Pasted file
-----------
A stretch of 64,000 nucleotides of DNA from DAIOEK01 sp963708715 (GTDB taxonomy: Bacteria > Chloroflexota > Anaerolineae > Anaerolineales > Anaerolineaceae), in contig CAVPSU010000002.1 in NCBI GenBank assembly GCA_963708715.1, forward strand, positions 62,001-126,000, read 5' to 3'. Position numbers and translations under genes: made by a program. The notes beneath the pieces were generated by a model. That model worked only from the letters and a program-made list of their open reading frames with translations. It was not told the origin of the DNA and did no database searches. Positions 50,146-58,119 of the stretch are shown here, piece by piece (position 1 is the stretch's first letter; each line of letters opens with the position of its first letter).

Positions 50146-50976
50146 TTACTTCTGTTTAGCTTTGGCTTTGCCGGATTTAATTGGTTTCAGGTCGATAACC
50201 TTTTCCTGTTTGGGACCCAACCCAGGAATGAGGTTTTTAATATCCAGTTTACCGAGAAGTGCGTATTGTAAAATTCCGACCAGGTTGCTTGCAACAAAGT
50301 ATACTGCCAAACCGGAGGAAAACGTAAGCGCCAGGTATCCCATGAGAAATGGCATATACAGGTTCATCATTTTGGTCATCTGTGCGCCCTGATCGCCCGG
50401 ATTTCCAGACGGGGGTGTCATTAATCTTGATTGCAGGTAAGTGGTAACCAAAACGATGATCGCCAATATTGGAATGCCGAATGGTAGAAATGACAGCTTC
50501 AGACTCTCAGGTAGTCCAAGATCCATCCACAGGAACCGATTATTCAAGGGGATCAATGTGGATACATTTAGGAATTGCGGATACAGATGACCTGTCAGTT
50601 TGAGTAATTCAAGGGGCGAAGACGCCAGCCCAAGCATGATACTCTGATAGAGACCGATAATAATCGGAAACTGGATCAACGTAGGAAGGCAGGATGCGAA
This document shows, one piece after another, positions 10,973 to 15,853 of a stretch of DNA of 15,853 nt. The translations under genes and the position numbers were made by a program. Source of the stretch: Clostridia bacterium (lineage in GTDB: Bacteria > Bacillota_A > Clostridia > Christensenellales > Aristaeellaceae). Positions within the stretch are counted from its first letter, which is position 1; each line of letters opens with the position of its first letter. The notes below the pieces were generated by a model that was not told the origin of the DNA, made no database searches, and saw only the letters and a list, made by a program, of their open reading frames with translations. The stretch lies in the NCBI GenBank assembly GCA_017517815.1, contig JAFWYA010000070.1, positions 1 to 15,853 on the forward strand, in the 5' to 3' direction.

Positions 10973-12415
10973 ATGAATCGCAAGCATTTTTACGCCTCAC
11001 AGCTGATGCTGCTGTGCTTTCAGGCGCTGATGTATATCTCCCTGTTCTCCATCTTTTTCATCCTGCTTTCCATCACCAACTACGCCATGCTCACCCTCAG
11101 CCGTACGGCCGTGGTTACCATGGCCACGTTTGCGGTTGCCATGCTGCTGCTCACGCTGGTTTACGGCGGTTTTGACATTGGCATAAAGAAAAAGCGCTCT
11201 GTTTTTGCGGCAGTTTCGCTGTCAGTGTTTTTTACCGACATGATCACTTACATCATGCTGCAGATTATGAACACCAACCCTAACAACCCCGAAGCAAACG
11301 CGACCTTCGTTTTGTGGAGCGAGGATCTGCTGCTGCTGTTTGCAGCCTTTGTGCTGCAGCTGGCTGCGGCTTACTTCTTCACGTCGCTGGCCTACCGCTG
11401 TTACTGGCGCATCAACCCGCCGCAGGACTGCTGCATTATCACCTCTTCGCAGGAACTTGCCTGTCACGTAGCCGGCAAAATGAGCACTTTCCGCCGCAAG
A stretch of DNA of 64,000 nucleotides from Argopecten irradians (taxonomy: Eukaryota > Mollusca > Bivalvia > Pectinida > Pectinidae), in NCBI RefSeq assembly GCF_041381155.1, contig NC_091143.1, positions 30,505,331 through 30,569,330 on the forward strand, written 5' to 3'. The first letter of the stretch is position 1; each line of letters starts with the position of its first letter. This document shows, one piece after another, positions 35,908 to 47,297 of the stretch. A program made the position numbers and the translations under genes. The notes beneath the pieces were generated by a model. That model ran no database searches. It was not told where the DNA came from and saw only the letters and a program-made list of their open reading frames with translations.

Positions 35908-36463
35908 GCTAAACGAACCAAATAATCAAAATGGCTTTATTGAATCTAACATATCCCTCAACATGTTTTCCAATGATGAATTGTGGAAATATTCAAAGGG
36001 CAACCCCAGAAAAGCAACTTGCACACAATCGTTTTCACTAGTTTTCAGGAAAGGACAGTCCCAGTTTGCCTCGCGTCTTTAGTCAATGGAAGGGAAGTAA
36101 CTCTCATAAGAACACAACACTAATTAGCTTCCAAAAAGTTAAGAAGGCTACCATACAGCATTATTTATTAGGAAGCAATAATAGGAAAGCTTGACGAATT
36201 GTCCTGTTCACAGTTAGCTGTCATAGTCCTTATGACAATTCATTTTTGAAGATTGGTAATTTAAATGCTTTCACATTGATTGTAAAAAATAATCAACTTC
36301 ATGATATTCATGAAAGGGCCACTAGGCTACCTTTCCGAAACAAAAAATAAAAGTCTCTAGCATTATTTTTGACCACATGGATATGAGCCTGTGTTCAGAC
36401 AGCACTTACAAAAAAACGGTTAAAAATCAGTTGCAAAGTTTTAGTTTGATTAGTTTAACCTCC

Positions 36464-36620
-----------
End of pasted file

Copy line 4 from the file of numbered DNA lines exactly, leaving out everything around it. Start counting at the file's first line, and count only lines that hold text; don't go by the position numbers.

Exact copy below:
50201 TTTTCCTGTTTGGGACCCAACCCAGGAATGAGGTTTTTAATATCCAGTTTACCGAGAAGTGCGTATTGTAAAATTCCGACCAGGTTGCTTGCAACAAAGT